What does the future hold for house prices?

Picture of Grace Miller

Grace Miller
June 17, 2020
Read time: minute(s)

During lockdown, £82bn in property deals (around 400,000 houses) stalled according to Zoopla. 

Some eventually completed. Many fell through.

Knight Frank estimate that half a million sales that were expected to happen this year now won’t go ahead.

Covid-19 has had a big impact on the housing market in general, but what about on house prices specifically?

The short answer? No one really knows.

A lot of institutions are making predictions, so I wanted to collect them all into one place. 

One point worth making – this went live on 17th June. With everything changing fast, what might have been true when I wrote it might not be true in a few weeks.

Who’s right? Only time will tell…



What the high-street banks are saying

Banks were one of the first groups to react to the lockdown. 

Worried about the potential impact on house prices, their first action was to cut the number of mortgages on offer by half. In particular, they culled low-deposit rates to stave off the potential of negative equity (and the risk of unrecoverable debts).

As time went on, these deals have started to creep back onto the market, but the mood can definitely be qualified as ‘cautious’ at best.

Over time, banks released their actual recorded house price changes, though the amounts varied, such as:

  • Halifax – fall of 0.5% between March and May
  • Nationwide – fall of 1.7% in May alone, the largest monthly fall for 11 years

So while none agree how bad it is, they all seem to agree it’s not great.


What estate agents are saying

Of everyone in the industry, estate agents arguably have the most interest in keeping sentiment high. Optimistic sellers mean more listings. Optimistic buyers mean more sales and higher prices (plus better commissions).

So, of everyone, we might expect a rose-coloured outlook on the future from estate agents. But even they have their doubts.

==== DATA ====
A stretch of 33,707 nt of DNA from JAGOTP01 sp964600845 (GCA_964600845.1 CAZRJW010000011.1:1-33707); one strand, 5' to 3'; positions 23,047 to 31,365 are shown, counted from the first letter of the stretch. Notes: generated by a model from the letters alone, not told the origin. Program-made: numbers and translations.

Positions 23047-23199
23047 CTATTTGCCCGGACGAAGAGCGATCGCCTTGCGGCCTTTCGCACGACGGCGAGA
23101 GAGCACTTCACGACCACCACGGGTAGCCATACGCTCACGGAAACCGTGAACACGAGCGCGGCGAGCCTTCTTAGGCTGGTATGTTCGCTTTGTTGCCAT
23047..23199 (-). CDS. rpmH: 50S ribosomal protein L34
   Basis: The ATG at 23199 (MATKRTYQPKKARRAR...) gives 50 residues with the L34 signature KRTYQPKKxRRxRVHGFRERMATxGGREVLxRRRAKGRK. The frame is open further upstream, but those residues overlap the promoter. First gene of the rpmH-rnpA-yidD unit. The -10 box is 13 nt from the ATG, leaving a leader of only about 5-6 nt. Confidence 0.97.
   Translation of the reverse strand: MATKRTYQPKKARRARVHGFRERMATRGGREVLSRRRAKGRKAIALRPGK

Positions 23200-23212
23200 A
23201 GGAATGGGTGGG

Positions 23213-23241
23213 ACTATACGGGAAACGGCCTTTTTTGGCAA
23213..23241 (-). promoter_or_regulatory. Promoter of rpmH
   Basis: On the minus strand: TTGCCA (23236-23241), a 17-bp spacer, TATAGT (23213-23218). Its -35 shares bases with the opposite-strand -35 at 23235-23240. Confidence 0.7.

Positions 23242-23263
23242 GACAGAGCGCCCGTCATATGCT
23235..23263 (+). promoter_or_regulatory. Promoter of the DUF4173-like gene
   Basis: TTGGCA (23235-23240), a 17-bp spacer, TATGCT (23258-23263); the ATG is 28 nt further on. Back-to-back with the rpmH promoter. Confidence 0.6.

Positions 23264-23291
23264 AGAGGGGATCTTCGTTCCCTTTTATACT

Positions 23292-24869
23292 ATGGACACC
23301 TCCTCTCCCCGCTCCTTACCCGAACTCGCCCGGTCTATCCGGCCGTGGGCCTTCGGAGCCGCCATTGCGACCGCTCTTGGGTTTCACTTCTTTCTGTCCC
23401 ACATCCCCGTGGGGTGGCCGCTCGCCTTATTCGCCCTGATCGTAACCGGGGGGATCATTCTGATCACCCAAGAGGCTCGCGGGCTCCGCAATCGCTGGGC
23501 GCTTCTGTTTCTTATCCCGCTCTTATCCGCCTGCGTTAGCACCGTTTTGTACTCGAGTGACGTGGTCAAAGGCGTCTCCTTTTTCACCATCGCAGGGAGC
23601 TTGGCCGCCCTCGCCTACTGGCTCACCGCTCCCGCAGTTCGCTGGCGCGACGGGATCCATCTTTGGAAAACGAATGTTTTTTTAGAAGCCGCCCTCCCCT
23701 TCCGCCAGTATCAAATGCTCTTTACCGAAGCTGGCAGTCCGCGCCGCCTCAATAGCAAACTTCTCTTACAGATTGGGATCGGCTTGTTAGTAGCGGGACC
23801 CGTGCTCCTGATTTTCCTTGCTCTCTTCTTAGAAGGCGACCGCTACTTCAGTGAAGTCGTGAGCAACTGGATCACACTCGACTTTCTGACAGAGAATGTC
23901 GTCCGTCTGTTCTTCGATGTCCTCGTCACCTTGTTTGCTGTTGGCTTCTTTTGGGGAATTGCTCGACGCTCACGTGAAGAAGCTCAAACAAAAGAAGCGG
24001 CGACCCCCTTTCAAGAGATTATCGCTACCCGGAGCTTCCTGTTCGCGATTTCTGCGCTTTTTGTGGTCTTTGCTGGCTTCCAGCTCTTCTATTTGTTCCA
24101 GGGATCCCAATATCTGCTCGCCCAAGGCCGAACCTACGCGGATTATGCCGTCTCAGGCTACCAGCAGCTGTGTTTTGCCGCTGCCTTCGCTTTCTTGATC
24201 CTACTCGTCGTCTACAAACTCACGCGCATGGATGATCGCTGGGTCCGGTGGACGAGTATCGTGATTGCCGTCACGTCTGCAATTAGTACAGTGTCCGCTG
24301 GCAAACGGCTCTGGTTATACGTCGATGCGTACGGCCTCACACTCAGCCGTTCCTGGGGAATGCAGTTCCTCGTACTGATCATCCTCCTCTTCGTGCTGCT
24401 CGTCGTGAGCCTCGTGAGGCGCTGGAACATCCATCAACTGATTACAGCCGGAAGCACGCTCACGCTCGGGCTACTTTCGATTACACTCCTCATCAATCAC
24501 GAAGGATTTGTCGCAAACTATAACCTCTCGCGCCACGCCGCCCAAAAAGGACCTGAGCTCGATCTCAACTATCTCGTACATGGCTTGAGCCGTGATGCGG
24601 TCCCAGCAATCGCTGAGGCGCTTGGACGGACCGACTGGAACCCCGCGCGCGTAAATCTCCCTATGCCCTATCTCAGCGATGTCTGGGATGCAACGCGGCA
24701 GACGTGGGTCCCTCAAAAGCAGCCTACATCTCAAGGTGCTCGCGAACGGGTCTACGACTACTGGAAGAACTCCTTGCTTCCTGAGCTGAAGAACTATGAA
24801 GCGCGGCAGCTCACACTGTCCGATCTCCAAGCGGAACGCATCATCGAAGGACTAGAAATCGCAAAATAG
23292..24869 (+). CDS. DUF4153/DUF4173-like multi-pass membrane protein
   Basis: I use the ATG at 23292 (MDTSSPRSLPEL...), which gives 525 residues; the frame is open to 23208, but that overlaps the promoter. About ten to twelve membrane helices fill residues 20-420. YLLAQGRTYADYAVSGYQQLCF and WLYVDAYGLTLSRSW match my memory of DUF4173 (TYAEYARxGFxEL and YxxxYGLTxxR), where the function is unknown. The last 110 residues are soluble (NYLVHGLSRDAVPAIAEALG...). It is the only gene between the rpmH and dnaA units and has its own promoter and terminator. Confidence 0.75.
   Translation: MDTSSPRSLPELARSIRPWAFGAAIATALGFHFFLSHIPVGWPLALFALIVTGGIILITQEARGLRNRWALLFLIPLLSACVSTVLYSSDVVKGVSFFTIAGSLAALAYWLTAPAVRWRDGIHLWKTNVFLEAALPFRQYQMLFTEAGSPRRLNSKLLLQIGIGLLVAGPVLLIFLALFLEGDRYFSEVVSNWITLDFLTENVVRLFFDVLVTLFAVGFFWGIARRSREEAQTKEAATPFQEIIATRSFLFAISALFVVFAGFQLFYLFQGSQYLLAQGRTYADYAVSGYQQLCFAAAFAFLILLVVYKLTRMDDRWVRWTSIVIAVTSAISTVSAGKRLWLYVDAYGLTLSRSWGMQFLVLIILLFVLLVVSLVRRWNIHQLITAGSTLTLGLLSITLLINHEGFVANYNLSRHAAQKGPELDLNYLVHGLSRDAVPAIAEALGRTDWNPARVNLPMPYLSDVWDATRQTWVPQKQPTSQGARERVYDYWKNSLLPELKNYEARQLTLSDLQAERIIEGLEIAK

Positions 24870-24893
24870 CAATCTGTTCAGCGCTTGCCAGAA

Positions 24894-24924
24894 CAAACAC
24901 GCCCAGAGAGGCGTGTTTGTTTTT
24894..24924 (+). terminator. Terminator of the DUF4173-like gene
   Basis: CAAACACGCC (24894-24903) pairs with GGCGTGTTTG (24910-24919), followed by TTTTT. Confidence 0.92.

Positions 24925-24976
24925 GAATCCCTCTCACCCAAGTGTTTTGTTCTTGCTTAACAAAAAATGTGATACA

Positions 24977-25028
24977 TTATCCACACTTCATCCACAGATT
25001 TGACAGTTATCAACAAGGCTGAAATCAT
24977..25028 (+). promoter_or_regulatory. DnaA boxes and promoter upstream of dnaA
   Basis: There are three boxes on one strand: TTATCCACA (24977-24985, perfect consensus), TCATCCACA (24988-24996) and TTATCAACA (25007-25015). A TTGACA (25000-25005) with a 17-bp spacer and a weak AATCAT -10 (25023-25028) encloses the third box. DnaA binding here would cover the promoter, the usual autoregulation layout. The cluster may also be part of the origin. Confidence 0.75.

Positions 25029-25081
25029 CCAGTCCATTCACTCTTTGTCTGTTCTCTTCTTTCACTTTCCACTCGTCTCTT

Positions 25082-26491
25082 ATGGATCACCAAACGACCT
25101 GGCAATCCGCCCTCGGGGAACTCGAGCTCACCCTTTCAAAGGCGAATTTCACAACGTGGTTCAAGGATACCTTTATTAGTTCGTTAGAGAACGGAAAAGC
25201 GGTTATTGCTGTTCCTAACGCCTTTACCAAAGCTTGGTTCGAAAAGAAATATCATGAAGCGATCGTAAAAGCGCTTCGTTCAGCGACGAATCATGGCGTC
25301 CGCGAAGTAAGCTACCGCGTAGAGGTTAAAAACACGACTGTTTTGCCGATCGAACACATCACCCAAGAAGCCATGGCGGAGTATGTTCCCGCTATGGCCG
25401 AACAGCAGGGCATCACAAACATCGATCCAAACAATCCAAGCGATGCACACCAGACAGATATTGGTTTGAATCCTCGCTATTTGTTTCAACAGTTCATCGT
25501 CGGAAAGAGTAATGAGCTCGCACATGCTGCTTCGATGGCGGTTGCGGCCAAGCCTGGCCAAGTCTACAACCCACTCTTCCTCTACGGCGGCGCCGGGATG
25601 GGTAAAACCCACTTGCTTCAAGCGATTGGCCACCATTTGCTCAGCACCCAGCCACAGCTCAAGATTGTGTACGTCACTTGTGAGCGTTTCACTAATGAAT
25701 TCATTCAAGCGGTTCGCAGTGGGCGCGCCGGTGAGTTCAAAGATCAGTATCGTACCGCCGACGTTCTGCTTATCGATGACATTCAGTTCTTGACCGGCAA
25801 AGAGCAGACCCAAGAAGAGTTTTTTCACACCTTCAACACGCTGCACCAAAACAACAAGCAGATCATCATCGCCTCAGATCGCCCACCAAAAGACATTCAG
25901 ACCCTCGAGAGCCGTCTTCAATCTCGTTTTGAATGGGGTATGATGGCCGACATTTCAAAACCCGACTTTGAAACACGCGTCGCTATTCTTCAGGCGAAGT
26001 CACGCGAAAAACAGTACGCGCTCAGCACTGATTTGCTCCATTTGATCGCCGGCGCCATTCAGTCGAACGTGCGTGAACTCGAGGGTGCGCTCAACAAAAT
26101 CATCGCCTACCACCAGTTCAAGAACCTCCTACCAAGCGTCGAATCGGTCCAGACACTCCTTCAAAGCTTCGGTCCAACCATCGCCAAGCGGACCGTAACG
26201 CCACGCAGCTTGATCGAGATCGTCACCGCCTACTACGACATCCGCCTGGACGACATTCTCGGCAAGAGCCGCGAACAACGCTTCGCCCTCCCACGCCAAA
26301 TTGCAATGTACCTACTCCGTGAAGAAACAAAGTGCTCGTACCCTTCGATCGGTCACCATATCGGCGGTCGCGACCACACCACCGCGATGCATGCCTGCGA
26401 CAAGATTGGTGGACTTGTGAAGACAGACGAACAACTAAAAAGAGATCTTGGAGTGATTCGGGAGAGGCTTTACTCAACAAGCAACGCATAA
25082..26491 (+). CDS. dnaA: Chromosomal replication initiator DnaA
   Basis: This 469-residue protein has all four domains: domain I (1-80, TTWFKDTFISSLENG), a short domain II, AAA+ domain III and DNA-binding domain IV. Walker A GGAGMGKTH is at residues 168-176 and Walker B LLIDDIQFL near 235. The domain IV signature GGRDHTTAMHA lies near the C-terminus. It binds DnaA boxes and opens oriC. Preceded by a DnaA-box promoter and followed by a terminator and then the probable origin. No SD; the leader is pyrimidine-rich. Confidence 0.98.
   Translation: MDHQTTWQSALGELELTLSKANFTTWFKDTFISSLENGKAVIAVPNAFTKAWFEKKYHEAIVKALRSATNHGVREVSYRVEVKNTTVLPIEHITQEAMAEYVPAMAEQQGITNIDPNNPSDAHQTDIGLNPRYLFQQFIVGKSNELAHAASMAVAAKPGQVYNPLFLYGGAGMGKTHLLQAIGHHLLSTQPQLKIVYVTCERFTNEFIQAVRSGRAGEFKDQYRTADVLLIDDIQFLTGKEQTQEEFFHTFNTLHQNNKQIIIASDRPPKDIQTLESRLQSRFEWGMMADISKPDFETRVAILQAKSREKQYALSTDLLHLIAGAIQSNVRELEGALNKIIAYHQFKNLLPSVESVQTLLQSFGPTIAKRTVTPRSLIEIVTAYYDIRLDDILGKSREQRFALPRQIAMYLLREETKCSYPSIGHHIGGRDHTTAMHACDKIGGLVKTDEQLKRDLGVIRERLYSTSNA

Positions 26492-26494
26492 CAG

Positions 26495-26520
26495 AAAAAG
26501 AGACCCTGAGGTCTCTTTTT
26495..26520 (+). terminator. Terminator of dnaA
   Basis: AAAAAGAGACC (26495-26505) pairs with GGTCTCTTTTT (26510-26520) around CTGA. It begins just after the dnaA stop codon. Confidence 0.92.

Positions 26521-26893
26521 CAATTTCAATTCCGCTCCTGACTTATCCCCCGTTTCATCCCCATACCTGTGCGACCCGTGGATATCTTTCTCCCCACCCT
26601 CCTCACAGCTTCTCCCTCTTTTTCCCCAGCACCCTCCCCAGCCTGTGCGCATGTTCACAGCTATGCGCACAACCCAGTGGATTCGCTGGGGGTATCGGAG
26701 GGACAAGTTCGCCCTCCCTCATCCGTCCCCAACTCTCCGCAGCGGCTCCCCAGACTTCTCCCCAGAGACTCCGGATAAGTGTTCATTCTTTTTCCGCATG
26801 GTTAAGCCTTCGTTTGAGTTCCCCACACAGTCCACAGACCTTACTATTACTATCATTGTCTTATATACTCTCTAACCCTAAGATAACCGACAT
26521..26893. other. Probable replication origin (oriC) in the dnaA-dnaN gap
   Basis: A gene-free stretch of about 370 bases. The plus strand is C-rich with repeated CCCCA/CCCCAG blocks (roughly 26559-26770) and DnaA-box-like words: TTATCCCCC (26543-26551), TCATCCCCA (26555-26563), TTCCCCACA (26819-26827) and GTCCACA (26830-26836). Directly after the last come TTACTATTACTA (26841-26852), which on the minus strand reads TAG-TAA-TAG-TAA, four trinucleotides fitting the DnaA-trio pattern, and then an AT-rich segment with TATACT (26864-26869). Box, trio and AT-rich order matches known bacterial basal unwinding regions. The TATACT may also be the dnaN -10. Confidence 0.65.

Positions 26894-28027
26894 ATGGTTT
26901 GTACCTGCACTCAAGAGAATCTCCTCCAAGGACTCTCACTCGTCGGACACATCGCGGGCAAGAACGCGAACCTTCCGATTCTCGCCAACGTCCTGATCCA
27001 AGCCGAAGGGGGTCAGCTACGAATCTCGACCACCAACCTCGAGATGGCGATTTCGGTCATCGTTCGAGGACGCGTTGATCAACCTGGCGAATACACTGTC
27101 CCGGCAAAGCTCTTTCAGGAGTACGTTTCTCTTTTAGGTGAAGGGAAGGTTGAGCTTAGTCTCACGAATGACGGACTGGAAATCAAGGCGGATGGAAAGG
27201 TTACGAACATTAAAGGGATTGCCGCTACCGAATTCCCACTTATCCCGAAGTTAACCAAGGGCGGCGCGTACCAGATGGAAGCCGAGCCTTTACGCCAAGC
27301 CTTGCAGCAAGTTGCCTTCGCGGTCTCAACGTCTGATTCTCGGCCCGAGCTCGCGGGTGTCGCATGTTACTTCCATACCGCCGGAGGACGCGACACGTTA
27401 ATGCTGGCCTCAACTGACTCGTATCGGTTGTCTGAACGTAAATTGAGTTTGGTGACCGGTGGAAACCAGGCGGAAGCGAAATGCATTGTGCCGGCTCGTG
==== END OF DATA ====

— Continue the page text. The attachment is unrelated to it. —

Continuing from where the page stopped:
A survey from the Royal Institution of Chartered Surveyors suggested that 32% of estate agents reported a drop in prices during May – marking the lowest point since 2010.

How much could they fall?

Knight Frank initially estimated a 3% drop, but revised this to 7% as the impact was already worse than they’d feared.

Savills are estimating somewhere between a 5-10% drop.

But one thing all estate agents seem to agree on is that the downturn should be short-lived. All the ingredients for house price growth are still there, so 2021 onwards should see the trends of the past few years continue.



What the independent analysts are saying

Compared with estate agents, independent analysts (perhaps unsurprisingly) have a less optimistic outlook on house prices.

Some might argue it’s because these bodies have less on-the-ground experience. 

Others might say it’s because they have no reason to keep sentiment high.


Centre for Economic Business Research

The Centre for Economic Business Research, an economic consultancy, estimated a nationwide house price drop of 13%

They did estimate that different regions would be hit in different ways (with Yorkshire and East Anglia seeing the biggest drops, while Scotland and the south east of England will see lower – but still substantial – hits).


Bank of England

The Bank of England got a lot of press coverage with their coronavirus impact assessment, which included (amongst other predictions) that house prices could fall by 16%.

This is about the same drop as the 2008 Financial Crisis, so for more of a comparison between that crisis and the current one, check out our Boom and Bust blog post here.


Deutsche Bank

Deutsche Bank ran a fairly comprehensive analysis. They ran a range of scenarios and their best case was that house prices would fall by around 9% – about the same as the estate agents are predicting.

Their worst-case scenario though? A 23% drop.

If that happens it could be an interesting time for the industry.


Maybe things will be fine?

There are a lot of factors to consider when it comes to house prices, including a fair few reasons they may even continue trending upwards.


The ‘Boris bounce’

It might seem a lifetime ago, but in January house prices were growing at the fastest rate since 2017. Pent up demand combined with some certainty around the Government meant people felt comfortable investing in property.

If things were already trending up, there’s a chance that things will be fine. Depending on how big an impact the lockdown has on the wider economy, of course...


Demand soared after lockdown

One thing all the predictions mentioned have in common is that they were made during lockdown. Since lockdown ended, we have a whole host of evidence to show that buyers are still out there.